Garden Hills Elementary partnership with Young Audiences takes shape as a new sculpture

UPDATE: Check out the photo gallery here.

Thanks to a partnership with the Woodruff Arts Center‘s Young Audiences, Garden Hills Elementary celebrated the installation of a sculpture on school grounds Tuesday morning. Faculty and students cheered as Principal Amy Alderman and art teacher Cissy Cohen honored the work of Young Audiences “site sculptor” Jeff Mather. His colorful and geometrically dazzling masterpiece was inspired by sketches provided by fourth- and fifth-graders. The artwork features triangles and benches that form a circle and could easily double as an outdoor classroom.

Alderman noted that Garden Hills’ relationship with Young Audiences dates before her six-year tenure at the school. She was excited when Cohen — along representatives of the school’s PTA — approached her with the idea of a student-inspired sculpture through the organization. “Many of these projects are modeled on how to integrate Georgia Performance Standards through the arts,” said Alderman, who’s also partnered with the Woodruff on such programs as Smart Start and an artist-in-residence project last year. “We’re fortunate in that we’re one of four schools in the state of Georgia that’s a pilot school with the Woodruff Arts Center.

Fourth- and fifth-graders spent the first phase of this outdoor art project creating sketches of a proposed sculpture. Mather (nicknamed “Mr. Spaceman” by students) incorporated common elements from the sketches into the final design. Then students actually helped construct the sculpture, sanding wood and even driving in screws.

“There was so much collaboration,” said Mather, who’s worked in about 20 other schools around APS. “At one point a student is holding a 2-by-4 of wood while the other sands it, but even before that they were sharing their different ideas of what it should look like.”

Cohen, who has worked with Mather on other projects and is in her ninth year at Garden Hills, loved the sheer scope of this project. “Teachers already have expressed interest in holding writing and math classes out here,” she said. “To me, that alone helps it be in line with the Georgia Performance Standards.”

Representatives from the fifth grade — Arielle Lestandie, Damaris Zamudio and Osaze Tisdale — said they could see some of their ideas in the sculpture. For Lestandie, it was the use of curved branches (complete with Jackson Pollock-inspired splatters of paint). For Zamudio, it was the use of benches to encircle the work. For Tisdale, it was the use of red, green and blue triangles to border the structure.

“This is really fun because you’re doing this with others, and you’re working outside instead of in a cramped room,” said Zamudio, who’s been painting since an early age and says art is her favorite class. “I like to build things,” noted Lestandie, who’s worked on science projects at the school and has made a structure out of recycled objects. “It was fun because I got to use the electric sander, and it was easy to learn,” said Tisdale. “I liked working with other people while still having fun.”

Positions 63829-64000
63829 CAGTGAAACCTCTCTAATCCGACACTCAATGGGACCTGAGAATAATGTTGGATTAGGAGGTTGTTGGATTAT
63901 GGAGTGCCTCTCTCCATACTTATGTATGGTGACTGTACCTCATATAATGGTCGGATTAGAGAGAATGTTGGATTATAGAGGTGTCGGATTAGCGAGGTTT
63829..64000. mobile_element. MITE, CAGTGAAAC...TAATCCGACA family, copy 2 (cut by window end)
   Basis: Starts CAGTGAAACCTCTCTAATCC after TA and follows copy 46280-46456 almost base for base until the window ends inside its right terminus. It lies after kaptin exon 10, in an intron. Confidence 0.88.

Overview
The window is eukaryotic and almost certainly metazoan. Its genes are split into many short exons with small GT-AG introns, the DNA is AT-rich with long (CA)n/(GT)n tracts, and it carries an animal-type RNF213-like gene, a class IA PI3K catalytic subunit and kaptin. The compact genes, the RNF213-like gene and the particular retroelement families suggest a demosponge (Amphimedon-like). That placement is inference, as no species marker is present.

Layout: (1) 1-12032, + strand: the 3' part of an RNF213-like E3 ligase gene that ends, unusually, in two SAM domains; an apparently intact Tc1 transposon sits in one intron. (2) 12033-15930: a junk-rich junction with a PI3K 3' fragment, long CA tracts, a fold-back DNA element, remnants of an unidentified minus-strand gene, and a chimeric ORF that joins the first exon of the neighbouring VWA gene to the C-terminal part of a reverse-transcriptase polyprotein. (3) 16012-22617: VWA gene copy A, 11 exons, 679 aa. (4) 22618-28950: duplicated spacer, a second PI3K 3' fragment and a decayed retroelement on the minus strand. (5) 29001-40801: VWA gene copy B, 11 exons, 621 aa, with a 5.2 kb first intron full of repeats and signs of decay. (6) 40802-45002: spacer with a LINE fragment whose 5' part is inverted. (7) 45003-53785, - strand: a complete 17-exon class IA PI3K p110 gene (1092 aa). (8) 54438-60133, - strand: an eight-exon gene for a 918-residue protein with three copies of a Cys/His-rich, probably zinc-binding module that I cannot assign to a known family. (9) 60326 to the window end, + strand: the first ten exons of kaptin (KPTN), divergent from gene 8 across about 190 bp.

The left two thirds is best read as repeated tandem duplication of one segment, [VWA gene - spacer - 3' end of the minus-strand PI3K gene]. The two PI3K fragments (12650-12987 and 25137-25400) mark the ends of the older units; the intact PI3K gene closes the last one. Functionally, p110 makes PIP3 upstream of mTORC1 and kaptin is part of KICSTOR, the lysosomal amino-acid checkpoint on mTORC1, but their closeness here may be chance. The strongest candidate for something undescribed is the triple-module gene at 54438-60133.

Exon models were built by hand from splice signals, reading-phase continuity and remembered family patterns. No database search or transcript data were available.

The project could not have happened without the support of Garden Hills’ PTA, and one of the parents was thrilled with what she saw on a recent visit as the sculpture was taking shape. “I saw kids learning new math skills, life skills (sawing, digging, drilling), teamwork/cooperation, concepts related to art, and even heard several [kids] planning their future!” said parent Melissa Lawson. “As we were digging, one child decided to be a gardener and another wants to be a paleontologist! How sweet! It’s not very often in education that folks take the time needed to include students in all steps of a project … from start to finish!”

Mather warmed up the gathering crowd with a little juggling act. Alderman presided over the ceremony with the school’s “principal for a day”: second-grader Elizabeth Clippinger. After the ceremony, students were allowed to pass through the sculpture as they returned to class — through a gauntlet of cheering classmates.

2 thoughts on “Garden Hills Elementary partnership with Young Audiences takes shape as a new sculpture

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  1. We are pleased and proud of the work done by the students of Garden Hills under the direction of Young Audiences artist Jeff Mather. All of this was made possible because of the dedication of the PTA and their commitment to the arts. Through experience like this students find new and creative ways to learn. They also learn to work as a team and gain 21st Century skills that help prepare them for college and career. How wonderful it is too to have a lasting legacy from their time spent with Jeff!

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